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date: 20 October 2019

Abstract and Keywords

The phrase ‘theory of meaning’ can mean a number of things in the history of analytic philosophy of language. It may denote an attempt to ‘analyze, elucidate, or determine the empirical content of, the concept of meaning in general’. This we can call an informal theory of meaning. Alternatively, it may denote a particular kind of formal theory concerning a specific language. This we can call a formal theory of meaning. This chapter discusses the capacity of formal theories of meaning to shed light on our ability to understand novel utterances. It first provides a brief outline of Gottlob Frege’s views on meaning; this is followed with an account of Donald Davidson’s critique of Frege and his idea that Tarskian truth-theories can serve as formal theories of meaning for natural languages. A critical look at Davidson is followed by an exposition and critical discussion of the debate between Michael Dummett and John McDowell concerning ‘modesty’ and ‘full-bloodedness’ in theories of meaning.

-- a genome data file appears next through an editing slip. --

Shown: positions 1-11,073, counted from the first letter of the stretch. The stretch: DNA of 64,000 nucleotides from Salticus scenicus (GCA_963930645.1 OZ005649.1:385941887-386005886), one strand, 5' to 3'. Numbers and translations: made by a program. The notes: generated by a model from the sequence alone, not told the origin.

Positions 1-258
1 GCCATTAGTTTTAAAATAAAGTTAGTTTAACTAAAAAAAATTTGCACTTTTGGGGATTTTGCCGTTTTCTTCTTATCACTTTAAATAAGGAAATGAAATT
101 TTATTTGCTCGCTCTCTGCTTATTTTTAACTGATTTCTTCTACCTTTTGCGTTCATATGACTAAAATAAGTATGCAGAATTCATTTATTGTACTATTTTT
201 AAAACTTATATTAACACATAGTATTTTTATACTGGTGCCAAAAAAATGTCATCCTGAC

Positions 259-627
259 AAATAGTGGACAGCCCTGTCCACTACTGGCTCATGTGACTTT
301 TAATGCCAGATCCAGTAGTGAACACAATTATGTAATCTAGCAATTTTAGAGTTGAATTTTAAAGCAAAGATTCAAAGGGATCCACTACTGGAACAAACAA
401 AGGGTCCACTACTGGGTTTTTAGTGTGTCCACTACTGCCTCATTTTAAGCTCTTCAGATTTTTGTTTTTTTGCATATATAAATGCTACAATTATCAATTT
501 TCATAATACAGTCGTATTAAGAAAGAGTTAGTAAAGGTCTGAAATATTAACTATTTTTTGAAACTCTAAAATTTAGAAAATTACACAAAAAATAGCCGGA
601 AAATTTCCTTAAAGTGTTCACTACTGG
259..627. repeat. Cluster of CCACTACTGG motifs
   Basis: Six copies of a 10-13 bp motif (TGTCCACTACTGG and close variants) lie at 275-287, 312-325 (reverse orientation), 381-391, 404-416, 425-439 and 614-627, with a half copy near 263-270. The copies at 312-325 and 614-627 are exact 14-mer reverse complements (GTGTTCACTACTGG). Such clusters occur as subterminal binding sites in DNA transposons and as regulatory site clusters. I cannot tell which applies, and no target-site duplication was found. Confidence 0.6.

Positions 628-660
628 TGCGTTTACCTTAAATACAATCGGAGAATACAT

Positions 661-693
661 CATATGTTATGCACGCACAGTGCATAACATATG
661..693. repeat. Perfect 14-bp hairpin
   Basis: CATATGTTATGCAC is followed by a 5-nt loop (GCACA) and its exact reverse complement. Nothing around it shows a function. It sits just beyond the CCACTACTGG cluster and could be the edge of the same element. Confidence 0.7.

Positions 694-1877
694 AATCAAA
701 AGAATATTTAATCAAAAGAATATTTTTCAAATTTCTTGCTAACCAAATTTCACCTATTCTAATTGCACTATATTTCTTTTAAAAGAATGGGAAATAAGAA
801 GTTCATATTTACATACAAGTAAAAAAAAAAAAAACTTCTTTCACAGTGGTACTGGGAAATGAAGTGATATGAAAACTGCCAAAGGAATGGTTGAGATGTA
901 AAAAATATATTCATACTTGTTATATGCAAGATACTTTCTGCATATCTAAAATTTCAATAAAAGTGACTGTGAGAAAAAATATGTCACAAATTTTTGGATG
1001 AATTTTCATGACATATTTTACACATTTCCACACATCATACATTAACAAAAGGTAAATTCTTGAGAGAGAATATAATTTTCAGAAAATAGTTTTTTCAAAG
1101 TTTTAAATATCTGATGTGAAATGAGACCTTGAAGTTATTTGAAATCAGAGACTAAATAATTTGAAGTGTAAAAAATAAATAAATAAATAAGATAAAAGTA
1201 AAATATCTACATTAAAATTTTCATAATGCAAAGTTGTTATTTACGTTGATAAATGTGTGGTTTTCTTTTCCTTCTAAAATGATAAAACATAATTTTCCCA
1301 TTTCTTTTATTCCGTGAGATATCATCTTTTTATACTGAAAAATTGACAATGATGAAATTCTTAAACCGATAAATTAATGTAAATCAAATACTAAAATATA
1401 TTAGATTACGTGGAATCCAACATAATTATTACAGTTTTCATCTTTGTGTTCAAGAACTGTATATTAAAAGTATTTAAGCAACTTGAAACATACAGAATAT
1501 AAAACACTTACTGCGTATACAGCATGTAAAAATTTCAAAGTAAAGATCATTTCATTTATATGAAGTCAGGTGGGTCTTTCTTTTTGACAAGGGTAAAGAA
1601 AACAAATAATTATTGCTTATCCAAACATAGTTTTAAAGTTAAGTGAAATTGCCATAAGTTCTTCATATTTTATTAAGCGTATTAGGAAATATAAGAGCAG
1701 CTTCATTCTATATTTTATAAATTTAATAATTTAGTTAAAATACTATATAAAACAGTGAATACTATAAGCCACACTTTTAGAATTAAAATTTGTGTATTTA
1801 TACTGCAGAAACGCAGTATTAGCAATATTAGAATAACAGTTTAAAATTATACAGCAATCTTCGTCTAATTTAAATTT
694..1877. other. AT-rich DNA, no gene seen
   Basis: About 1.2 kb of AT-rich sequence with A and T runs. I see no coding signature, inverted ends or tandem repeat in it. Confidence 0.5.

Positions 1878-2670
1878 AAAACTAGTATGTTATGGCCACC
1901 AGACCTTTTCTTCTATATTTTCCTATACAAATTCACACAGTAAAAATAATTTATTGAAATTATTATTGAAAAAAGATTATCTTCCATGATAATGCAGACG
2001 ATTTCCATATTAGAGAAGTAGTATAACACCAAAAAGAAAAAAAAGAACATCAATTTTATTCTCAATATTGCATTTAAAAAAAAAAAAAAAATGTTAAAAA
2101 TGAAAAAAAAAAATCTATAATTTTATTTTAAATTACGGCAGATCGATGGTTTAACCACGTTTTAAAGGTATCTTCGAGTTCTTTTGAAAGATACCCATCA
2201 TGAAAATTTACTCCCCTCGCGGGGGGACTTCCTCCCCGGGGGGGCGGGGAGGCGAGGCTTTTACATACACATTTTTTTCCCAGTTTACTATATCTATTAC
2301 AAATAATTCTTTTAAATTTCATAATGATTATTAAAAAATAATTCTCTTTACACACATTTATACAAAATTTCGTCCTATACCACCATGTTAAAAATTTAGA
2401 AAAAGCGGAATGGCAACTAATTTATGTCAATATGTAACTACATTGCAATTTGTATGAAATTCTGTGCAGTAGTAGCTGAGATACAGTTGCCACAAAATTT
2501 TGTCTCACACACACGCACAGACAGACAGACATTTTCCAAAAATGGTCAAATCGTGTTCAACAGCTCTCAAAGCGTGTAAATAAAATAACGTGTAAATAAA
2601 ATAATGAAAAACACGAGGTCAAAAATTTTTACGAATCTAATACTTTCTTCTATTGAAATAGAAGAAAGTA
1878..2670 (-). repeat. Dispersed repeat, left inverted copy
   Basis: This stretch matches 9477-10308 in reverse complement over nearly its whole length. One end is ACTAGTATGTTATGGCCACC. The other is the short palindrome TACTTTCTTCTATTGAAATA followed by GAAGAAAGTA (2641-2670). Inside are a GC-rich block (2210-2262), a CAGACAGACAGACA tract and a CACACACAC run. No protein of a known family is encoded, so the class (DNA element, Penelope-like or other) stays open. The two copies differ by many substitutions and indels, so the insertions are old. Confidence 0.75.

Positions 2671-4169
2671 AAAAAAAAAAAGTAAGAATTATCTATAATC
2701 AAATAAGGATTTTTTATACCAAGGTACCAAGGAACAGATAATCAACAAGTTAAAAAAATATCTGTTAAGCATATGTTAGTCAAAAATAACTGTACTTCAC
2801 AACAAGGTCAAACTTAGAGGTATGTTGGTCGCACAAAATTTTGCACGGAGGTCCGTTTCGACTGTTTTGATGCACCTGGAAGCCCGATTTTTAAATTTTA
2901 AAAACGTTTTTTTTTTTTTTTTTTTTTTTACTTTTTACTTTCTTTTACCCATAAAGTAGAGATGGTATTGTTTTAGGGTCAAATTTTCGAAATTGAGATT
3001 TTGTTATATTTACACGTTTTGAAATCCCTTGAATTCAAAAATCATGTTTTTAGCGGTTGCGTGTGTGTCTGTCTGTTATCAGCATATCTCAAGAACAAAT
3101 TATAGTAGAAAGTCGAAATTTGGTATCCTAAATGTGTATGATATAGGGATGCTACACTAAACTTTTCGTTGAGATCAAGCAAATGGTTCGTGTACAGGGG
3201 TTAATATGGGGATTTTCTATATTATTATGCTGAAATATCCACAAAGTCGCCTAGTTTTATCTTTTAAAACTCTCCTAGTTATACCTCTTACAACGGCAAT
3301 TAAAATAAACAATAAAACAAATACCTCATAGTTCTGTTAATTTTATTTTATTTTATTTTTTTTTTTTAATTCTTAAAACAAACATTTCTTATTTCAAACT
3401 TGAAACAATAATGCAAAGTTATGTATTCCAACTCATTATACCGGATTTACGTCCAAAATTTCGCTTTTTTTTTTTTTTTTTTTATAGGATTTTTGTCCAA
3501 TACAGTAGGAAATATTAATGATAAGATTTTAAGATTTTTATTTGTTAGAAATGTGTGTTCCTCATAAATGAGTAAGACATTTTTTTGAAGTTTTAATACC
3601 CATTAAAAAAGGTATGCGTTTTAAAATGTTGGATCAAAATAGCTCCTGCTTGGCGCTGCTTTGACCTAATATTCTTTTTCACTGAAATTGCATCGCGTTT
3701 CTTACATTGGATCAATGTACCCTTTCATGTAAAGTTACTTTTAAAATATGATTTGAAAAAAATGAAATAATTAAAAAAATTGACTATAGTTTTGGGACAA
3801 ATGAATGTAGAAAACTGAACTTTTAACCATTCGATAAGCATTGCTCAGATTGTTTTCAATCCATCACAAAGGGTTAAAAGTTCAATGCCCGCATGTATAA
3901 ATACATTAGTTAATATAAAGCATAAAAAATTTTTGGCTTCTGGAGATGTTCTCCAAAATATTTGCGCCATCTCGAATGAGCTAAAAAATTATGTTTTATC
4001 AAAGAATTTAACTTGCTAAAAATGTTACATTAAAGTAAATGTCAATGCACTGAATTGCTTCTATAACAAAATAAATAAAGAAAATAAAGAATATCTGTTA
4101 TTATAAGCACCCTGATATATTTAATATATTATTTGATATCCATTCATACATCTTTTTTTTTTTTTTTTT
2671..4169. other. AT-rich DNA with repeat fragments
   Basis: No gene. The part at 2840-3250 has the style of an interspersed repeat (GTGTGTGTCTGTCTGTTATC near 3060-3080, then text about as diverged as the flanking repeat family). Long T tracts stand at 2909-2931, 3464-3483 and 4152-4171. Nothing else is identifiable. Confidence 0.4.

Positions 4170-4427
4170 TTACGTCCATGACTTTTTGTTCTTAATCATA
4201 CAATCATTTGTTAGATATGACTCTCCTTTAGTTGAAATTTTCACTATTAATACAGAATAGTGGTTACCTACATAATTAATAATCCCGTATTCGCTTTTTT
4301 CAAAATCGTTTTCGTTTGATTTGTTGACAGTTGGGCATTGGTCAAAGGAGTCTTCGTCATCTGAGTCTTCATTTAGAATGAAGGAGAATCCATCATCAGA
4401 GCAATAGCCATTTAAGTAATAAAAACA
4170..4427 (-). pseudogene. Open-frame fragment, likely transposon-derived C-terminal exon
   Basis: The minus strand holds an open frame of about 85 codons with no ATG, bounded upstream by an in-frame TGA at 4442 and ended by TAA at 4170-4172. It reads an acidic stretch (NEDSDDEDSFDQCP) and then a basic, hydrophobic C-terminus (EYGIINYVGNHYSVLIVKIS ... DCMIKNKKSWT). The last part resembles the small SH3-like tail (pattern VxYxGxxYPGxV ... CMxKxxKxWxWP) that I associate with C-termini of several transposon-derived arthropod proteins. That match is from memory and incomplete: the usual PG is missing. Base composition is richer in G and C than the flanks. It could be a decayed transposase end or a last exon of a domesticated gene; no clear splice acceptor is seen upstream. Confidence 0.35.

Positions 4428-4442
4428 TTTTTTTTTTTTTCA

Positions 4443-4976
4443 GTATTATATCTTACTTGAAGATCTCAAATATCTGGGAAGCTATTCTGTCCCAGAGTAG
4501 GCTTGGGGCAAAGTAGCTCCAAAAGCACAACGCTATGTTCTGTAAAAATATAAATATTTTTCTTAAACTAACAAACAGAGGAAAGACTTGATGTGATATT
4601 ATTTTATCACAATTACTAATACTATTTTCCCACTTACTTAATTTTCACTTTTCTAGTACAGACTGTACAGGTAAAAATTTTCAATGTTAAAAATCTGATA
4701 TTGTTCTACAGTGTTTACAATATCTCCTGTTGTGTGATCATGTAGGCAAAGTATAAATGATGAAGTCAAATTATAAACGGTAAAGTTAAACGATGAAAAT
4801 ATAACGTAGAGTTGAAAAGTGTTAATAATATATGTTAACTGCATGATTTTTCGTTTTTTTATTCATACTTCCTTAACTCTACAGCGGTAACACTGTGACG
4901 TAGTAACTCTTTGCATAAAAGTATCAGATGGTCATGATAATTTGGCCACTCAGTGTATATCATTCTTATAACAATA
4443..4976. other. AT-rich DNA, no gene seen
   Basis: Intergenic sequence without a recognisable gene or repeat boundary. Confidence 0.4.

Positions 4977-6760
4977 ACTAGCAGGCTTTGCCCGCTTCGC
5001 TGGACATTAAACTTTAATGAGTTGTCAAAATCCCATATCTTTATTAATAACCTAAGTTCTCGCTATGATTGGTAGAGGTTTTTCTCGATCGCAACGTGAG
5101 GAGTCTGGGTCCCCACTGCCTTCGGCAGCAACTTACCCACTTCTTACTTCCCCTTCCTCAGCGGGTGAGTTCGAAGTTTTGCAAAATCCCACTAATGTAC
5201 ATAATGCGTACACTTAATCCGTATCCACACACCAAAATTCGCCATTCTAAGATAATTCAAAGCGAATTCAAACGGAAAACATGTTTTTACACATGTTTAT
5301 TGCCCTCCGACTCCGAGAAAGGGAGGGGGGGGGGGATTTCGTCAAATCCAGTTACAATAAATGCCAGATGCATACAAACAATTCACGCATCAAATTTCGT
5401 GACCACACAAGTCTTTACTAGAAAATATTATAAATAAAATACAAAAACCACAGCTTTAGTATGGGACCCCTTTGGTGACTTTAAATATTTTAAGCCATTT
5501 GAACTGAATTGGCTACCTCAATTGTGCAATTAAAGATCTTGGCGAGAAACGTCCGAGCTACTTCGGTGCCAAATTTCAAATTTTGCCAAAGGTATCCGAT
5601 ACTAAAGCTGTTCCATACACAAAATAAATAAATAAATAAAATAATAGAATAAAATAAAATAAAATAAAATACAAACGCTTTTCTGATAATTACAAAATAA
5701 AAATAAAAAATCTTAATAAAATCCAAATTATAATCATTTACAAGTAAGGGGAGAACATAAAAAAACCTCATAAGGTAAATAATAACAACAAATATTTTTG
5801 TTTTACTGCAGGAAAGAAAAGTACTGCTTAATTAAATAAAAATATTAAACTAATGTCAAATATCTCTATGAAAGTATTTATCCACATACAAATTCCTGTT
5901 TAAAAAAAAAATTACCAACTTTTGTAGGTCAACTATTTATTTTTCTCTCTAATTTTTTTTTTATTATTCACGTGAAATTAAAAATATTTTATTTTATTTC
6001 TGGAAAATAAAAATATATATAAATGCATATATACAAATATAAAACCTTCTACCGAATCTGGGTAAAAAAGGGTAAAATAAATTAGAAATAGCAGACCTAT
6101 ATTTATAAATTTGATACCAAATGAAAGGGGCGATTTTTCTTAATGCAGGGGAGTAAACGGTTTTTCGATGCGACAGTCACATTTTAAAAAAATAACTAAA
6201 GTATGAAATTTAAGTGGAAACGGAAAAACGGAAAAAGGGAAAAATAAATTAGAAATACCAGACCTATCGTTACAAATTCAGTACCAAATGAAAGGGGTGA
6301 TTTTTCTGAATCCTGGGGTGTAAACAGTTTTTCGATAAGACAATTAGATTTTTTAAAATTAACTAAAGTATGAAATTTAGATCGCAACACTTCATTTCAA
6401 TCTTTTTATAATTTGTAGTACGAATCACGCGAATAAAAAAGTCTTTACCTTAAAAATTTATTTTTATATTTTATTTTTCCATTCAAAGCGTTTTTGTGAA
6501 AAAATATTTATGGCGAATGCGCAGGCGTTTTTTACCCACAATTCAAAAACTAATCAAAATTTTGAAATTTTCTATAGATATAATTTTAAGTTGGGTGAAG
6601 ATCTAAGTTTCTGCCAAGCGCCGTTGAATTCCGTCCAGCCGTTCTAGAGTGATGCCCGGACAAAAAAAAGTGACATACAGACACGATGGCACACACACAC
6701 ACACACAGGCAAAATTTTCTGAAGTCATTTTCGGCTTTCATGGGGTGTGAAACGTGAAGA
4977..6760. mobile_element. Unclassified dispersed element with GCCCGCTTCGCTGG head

Keywords: theory of meaning, analytic philosophy, philosophy of language, novel utterances, Donald Davidson, Gottlob Frege, natural languages, Michael Dummett, John McDowell, Crispin Wright, modesty

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